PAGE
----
More Fantastic Than Rossi’s E-Cat
Out of Cleantech via Al Fin Energy comes a hint of a nuclear fusion company more fantastic than the Rossi E-Cat. While the E-Cat is already looking at manufacturing facilities, the newest drama comes from Australia.
Authors of a fresh Kachan report on new, safer, cleaner nuclear technology interviewed dozens of scientists at nuclear research outfits. Almost all fusion organizations are either pursuing big, capital-intensive tokamaks or other smaller more innovative reactors. One interviewee in a face-to-face conversation with the Kachan folks in a location abroad, told of a small company he’s involved with that he claims has built a working 1MW fusion reactor the size of a rice cooker.
Now if that is a reality, and comes to fruition, organizations like the international €15 billion ($20.4 billion) ITER project, the multi-billion dollar U.S. National Ignition Facility, and smaller fusion companies like General Fusion, Helion Energy, Tri Alpha Energy, EMC2 and most everyone else even smaller like Rossi and BlackLight are in for a gut check.
The as yet unnamed company is now apparently in the process of building a 10MW version that it plans to trial in 2012. Just maybe the firm’s technology will represent a new energy production paradigm.
The report on this company’s fusion reaction says it’s fuelled by deuterium and tritium at not nearly as high temperature as other efforts. Specifically, the reaction is said not to require the high temperature, high pressure or accelerated particles of others’ approaches. “The key is not how many neutron hits you generate, but how you sustain them, how well you can control them.” For a 40-watt power input, the reactor is said to be able to generate a megawatt,” is the quote.
Deuterium Tritium Nuclear Fusion.
The technology’s inventor has apparently tinkered with his design for 40 years, and self-funded the company’s early stages, reinvesting income from earlier lucrative inventions. Now, strategic investors are said to include family money, such as a Shanghai real estate baron and decedents of American industrialist John Pitcairn, Jr. Whew. Here come the scam wonderers.
The inventor has been at the development since the 90s, sworn employees and investors not to let on how successful the research has been, and is said to have retained the former head of Israel’s counter terrorism unit as its chief of security.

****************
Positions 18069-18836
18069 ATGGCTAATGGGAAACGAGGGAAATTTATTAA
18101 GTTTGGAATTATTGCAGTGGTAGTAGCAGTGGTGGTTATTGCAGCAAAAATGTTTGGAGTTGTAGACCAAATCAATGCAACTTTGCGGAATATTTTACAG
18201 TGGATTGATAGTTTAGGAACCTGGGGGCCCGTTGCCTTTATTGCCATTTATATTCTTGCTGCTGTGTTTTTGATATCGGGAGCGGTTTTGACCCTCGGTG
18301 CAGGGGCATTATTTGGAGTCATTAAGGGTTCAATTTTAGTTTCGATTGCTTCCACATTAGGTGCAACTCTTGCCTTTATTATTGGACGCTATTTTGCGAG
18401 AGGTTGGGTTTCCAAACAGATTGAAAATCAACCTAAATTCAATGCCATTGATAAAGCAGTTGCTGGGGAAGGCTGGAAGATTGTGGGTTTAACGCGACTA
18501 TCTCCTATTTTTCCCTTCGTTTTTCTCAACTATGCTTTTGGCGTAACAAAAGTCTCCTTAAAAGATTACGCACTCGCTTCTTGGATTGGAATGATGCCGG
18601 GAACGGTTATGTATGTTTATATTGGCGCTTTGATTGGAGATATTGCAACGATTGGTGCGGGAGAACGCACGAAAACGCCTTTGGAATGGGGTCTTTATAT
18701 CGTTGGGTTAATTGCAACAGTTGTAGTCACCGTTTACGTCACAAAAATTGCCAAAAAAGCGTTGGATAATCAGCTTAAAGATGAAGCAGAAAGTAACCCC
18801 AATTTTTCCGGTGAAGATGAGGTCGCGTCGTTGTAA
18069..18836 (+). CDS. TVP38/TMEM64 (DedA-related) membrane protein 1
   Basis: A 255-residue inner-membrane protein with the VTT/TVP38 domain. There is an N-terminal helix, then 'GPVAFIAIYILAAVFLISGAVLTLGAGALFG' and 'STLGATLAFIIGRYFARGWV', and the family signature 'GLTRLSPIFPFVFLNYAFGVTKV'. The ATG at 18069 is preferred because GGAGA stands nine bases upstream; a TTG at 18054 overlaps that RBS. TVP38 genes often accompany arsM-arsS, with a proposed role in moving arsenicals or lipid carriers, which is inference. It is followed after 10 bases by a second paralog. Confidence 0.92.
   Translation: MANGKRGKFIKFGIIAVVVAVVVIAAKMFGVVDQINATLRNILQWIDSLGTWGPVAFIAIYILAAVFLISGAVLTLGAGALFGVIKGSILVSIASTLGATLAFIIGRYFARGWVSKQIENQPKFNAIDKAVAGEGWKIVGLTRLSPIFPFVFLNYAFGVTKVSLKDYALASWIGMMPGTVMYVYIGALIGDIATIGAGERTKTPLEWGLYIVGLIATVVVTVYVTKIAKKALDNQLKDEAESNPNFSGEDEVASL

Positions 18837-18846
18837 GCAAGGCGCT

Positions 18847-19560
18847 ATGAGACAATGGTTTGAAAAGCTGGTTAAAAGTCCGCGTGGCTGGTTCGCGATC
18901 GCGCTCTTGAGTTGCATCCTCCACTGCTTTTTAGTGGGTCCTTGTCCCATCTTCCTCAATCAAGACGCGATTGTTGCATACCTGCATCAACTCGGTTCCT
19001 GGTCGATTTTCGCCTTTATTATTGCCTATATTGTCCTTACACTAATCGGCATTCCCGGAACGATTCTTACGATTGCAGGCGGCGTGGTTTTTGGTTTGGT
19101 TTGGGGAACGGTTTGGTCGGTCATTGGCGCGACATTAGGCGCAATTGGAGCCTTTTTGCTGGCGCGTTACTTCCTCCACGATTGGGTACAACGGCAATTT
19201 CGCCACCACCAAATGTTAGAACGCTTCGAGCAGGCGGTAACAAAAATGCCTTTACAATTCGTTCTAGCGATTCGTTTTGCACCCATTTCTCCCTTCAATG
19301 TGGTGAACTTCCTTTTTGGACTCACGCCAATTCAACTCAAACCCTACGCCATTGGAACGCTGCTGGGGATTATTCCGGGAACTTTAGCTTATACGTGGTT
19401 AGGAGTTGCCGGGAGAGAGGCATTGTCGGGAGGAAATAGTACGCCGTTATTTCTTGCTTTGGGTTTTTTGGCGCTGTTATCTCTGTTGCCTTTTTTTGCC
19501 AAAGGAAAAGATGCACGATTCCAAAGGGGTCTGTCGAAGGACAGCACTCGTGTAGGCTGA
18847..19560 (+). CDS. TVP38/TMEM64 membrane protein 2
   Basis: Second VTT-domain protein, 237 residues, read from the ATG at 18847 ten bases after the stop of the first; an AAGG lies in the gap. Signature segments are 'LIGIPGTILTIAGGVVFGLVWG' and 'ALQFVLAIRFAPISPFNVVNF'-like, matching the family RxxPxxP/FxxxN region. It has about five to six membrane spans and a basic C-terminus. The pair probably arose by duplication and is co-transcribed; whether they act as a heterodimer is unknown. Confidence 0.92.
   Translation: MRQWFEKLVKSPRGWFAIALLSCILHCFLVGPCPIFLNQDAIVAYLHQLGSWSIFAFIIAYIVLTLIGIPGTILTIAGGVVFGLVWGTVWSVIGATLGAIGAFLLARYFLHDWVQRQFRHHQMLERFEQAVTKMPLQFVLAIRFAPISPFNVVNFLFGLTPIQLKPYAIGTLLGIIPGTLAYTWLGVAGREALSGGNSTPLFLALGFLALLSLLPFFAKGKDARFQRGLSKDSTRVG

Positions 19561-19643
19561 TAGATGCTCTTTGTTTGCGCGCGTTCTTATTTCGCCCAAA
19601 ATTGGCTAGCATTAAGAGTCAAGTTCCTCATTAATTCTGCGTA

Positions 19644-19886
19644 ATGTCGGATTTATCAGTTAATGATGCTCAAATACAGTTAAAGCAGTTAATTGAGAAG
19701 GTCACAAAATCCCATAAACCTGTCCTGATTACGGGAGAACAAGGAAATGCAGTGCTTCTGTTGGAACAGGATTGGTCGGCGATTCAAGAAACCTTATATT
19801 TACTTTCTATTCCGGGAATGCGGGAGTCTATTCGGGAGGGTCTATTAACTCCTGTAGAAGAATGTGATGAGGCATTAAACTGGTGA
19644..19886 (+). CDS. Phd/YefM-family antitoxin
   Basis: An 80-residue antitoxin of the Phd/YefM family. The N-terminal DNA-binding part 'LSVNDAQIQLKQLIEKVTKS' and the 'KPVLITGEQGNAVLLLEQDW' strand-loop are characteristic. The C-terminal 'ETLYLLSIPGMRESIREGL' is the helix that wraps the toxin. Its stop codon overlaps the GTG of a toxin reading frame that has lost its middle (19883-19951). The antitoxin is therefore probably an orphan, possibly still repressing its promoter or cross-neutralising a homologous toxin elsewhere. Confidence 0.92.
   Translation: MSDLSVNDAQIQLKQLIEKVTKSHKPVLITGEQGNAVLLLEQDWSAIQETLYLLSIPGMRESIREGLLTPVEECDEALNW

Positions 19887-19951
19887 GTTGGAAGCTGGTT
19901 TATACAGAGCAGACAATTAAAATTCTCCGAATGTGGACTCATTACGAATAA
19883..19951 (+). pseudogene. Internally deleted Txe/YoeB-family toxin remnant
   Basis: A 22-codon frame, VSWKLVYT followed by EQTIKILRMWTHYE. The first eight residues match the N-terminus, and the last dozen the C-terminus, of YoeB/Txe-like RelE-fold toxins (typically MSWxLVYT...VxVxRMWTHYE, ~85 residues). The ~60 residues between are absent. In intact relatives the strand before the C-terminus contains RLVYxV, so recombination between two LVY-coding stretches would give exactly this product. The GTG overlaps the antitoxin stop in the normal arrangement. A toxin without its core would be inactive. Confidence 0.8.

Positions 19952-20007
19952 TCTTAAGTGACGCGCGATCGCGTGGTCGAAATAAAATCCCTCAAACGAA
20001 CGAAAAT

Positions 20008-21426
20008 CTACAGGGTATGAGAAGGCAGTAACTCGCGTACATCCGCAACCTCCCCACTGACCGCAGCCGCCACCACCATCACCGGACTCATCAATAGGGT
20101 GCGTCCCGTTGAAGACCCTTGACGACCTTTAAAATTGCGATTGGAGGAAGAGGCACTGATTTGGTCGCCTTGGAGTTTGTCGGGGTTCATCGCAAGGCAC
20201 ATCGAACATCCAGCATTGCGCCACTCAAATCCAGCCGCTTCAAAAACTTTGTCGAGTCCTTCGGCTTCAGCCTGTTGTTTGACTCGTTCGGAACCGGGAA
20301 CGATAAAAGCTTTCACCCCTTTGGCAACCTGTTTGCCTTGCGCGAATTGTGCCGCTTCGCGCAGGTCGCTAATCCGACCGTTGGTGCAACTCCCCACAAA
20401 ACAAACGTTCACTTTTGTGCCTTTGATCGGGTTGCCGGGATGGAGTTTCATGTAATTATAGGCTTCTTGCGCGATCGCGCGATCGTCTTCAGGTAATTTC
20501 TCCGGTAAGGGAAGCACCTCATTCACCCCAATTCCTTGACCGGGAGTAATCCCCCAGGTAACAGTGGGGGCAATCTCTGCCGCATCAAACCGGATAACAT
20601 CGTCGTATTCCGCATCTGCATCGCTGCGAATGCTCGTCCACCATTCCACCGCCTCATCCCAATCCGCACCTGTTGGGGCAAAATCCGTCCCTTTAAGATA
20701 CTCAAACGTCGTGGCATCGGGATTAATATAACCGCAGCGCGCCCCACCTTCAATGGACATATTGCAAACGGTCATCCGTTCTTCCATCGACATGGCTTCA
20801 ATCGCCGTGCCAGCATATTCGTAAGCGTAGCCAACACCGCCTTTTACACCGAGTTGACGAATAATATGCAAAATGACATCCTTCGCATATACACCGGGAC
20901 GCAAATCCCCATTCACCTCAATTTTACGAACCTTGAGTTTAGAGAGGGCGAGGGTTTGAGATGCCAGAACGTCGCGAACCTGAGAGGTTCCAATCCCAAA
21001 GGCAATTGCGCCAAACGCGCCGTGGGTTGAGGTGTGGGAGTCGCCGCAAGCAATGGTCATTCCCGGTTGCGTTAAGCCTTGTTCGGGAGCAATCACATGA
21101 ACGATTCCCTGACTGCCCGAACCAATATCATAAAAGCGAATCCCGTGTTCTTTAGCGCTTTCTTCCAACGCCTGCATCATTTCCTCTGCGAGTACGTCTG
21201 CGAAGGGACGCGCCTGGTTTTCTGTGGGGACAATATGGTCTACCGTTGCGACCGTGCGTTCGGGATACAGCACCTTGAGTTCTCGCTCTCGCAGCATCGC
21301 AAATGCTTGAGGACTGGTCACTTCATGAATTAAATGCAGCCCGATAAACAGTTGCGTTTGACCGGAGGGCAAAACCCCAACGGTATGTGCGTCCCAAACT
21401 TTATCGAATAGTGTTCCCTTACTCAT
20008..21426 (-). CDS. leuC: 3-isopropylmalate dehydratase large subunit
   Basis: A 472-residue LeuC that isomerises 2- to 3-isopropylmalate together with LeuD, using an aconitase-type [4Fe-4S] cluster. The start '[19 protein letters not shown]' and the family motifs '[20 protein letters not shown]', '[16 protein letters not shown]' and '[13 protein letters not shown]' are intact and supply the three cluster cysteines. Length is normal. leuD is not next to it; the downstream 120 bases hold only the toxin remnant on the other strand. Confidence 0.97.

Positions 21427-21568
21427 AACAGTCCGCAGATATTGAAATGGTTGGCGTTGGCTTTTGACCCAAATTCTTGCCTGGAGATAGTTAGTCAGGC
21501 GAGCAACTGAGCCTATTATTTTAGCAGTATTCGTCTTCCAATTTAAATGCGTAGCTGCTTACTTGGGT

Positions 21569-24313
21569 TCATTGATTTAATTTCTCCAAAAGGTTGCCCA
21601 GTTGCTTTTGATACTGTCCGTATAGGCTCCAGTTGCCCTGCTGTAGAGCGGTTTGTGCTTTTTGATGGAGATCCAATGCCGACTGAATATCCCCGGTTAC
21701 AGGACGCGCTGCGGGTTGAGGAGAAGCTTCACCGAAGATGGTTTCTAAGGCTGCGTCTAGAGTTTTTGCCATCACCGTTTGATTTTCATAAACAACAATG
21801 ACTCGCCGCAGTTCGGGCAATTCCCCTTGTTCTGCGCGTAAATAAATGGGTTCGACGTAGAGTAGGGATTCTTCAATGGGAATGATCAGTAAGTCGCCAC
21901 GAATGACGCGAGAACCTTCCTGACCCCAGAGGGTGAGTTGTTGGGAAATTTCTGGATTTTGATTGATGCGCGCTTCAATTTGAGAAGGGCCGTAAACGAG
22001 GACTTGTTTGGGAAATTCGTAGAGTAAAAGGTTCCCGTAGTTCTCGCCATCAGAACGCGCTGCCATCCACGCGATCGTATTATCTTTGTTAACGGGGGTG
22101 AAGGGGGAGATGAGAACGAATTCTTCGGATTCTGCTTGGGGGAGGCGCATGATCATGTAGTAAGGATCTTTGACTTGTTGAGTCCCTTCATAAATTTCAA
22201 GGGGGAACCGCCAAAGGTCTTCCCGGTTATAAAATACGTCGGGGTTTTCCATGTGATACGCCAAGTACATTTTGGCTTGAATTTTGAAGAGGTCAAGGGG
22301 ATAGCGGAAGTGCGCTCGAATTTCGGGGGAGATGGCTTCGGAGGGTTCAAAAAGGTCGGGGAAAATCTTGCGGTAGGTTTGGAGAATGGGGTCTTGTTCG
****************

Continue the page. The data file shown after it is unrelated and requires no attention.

The company is said to have already fielded a buyout attempt by General Electric. The inventor apparently didn’t want the invention owned by just one corporation, characterizing it as an invention for mankind, apparently.
The company is also said to be secretly working with the Australian Air Force and Navy, and the U.S. Department of Defense, and aims to trial a 10MW version of its reactor in 2012 with an Australian utility.
So where does the credibility hang in all this?
Kachan’s just released new Emerging Nuclear Innovations report running 64 pages summarizes 6 months of looking carefully at the nuclear power industry for companies best placed to usurp big, conventional fission of the type that powers the 432 non-military nuclear reactors that exist worldwide today.
The report also looks at improvements in conventional light water reactors, including boiling water reactors and pressurized water reactors, use of thorium as a fuel in molten salt and solid fuel reactors, molten salt reactors, fast neutron reactors, pebble bed reactors and modular reactors.
Mark Halper is the author of the Kachan report referred to above, which is offered for $1,295 to single users.
Dallas Kachan is the author of the Cleantech story linked above. Kachan is now managing partner of Kachan & Co., a clean technology research and advisory firm that does business worldwide from San Francisco, Toronto and Vancouver. Kachan & company staff has been covering, publishing about and helping push along clean technology since 2006.
So – we’re relying on just one person interviewing – just one person. This is pretty thin. In this case, Kachan says he trusts the source. But the interesting thing is the fuels, deuterium and tritium reacting together forming helium – without high pressure and/or temperatures. From the progress on and the gaining respectability of Low Energy Nuclear Reactions (cold fusion) the idea that someone has worked up a device isn’t so wild as just a few years ago.
On the other hand, fusing deuterium and tritium is going to throw off a neutron, there would have to be a form of energy such as heat, and the requisite helium product. The helium shouldn’t pose any problem, the energy is the goal, but that neutron will need some shielding and the energy will need a harvest and conversion step to electricity most likely.
It seems plausible, even possible with a dose of optimism. Probable as a description will have to wait though. Yet the potential of the probable begs another question. Is someone out there working to somehow catalyze the Boron gas to helium reaction with the grand direct electrons to the grid scenario?
Its looking like the 2010-decade is going to be very interesting and quite exciting.
By. Brian Westenhaus